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Topic: identifying depression through language choices (Read 108 times) previous topic - next topic

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identifying depression through language choices
Interesting
http://bigthink.com/the-conversation/people-with-depression-use-language-differently-nil-heres-how-to-spot-it
Quote
From the way you move and sleep, to how you interact with people around you, depression changes just about everything. It is even noticeable in the way you speak and express yourself in writing. Sometimes this "language of depression" can have a powerful effect on others. Just consider the impact of the poetry and song lyrics of Sylvia Plath and Kurt Cobain, who both killed themselves after suffering from depression.

Scientists have long tried to pin down the exact relationship between depression and language, and technology is helping us get closer to a full picture. Our new study, published in Clinical Psychological Science, has now unveiled a class of words that can help accurately predict whether someone is suffering from depression.

Traditionally, linguistic analyses in this field have been carried out by researchers reading and taking notes. Nowadays, computerised text analysis methods allow the processing of extremely large data banks in minutes. This can help spot linguistic features which humans may miss, calculating the percentage prevalence of words and classes of words, lexical diversity, average sentence length, grammatical patterns and many other metrics.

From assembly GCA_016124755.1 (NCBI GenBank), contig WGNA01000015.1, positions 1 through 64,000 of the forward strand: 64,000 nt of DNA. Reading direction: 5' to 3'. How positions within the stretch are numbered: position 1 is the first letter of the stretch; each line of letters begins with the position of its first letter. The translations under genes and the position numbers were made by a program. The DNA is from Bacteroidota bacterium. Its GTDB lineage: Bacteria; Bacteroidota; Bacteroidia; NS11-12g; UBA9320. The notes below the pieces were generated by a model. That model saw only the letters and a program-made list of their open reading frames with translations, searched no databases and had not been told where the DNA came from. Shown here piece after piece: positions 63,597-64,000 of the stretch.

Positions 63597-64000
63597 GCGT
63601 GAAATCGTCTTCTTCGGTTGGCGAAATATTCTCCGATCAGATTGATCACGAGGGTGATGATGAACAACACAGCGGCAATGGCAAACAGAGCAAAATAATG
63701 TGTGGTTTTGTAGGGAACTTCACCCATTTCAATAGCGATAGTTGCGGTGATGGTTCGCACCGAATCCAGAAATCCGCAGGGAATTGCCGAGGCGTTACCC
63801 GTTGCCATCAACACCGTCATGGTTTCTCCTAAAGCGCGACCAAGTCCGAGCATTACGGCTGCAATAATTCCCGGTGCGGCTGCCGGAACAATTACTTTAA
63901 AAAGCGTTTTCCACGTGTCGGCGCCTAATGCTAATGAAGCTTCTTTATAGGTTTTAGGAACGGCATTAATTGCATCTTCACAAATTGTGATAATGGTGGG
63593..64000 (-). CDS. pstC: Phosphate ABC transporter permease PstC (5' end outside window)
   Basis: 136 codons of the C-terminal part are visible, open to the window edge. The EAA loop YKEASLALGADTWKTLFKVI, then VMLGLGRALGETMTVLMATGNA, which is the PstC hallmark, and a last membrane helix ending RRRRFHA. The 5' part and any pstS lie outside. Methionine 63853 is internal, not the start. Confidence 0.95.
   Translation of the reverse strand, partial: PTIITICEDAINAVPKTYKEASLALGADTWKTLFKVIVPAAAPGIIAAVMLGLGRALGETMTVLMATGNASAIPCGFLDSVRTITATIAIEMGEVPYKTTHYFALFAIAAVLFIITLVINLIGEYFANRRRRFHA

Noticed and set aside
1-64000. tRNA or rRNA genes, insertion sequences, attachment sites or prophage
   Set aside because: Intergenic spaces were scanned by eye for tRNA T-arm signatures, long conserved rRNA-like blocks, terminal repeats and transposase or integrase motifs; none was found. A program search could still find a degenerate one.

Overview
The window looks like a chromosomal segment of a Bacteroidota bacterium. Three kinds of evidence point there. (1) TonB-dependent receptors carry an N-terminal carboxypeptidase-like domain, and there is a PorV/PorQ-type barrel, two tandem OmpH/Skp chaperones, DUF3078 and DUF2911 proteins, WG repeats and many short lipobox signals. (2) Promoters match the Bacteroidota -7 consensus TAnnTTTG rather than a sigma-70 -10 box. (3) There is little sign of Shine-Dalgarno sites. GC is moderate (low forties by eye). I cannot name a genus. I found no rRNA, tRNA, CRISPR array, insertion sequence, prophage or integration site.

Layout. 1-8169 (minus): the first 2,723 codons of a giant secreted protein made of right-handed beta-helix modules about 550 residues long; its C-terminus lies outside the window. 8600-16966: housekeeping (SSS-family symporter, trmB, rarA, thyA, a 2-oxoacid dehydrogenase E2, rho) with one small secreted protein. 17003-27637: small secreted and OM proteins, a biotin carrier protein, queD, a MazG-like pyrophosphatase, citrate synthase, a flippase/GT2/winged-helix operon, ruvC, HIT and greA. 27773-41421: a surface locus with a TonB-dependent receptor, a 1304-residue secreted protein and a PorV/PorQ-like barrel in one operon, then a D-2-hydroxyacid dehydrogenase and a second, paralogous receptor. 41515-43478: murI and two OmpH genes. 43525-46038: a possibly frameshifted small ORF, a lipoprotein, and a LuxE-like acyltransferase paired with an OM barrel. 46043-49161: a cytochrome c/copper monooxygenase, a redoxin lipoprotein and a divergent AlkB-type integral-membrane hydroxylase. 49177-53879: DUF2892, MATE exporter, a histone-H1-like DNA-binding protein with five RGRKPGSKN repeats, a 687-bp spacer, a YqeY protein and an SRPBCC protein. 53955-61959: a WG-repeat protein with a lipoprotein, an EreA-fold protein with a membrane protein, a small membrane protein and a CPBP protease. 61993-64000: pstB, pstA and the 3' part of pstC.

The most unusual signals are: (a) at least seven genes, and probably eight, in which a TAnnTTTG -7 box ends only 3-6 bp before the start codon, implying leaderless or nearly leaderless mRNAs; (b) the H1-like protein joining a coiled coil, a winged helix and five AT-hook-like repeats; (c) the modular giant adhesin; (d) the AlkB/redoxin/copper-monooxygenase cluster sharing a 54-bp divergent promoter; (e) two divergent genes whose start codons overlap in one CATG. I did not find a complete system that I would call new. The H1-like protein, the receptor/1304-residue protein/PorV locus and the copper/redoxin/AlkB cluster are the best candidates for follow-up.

So far, personal essays and diary entries by depressed people have been useful, as has the work of well-known artists such as Cobain and Plath. For the spoken word, snippets of natural language of people with depression have also provided insight. Taken together, the findings from such research reveal clear and consistent differences in language between those with and without symptoms of depression.
continued at link
Love is like a magic penny
 if you hold it tight you won't have any
if you give it away you'll have so many
they'll be rolling all over the floor

  • nesb
Re: identifying depression through language choices
Reply #1
The pronoun thing was talked about on Invisibilia, but they didn't mention talking like a Sith. Interesting. I wonder if a preference for writing fiction in the first-person is potentially indicative of depression.

Re: identifying depression through language choices
Reply #2
Invisibilia is awesome.
Love is like a magic penny
 if you hold it tight you won't have any
if you give it away you'll have so many
they'll be rolling all over the floor